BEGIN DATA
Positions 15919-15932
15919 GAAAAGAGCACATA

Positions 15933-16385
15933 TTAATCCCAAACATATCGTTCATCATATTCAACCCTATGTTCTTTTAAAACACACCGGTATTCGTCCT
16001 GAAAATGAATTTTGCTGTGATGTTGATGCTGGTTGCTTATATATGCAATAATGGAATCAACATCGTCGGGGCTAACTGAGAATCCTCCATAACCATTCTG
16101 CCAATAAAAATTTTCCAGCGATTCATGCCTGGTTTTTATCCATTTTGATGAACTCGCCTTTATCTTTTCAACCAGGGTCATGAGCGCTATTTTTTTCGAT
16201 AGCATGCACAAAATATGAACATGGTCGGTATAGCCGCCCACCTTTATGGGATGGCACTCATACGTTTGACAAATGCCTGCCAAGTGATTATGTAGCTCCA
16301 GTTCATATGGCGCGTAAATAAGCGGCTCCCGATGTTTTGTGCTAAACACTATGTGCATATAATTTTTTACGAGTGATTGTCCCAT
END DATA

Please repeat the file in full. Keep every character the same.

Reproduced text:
Positions 15919-15932
15919 GAAAAGAGCACATA

Positions 15933-16385
15933 TTAATCCCAAACATATCGTTCATCATATTCAACCCTATGTTCTTTTAAAACACACCGGTATTCGTCCT
16001 GAAAATGAATTTTGCTGTGATGTTGATGCTGGTTGCTTATATATGCAATAATGGAATCAACATCGTCGGGGCTAACTGAGAATCCTCCATAACCATTCTG
16101 CCAATAAAAATTTTCCAGCGATTCATGCCTGGTTTTTATCCATTTTGATGAACTCGCCTTTATCTTTTCAACCAGGGTCATGAGCGCTATTTTTTTCGAT
16201 AGCATGCACAAAATATGAACATGGTCGGTATAGCCGCCCACCTTTATGGGATGGCACTCATACGTTTGACAAATGCCTGCCAAGTGATTATGTAGCTCCA
16301 GTTCATATGGCGCGTAAATAAGCGGCTCCCGATGTTTTGTGCTAAACACTATGTGCATATAATTTTTTACGAGTGATTGTCCCAT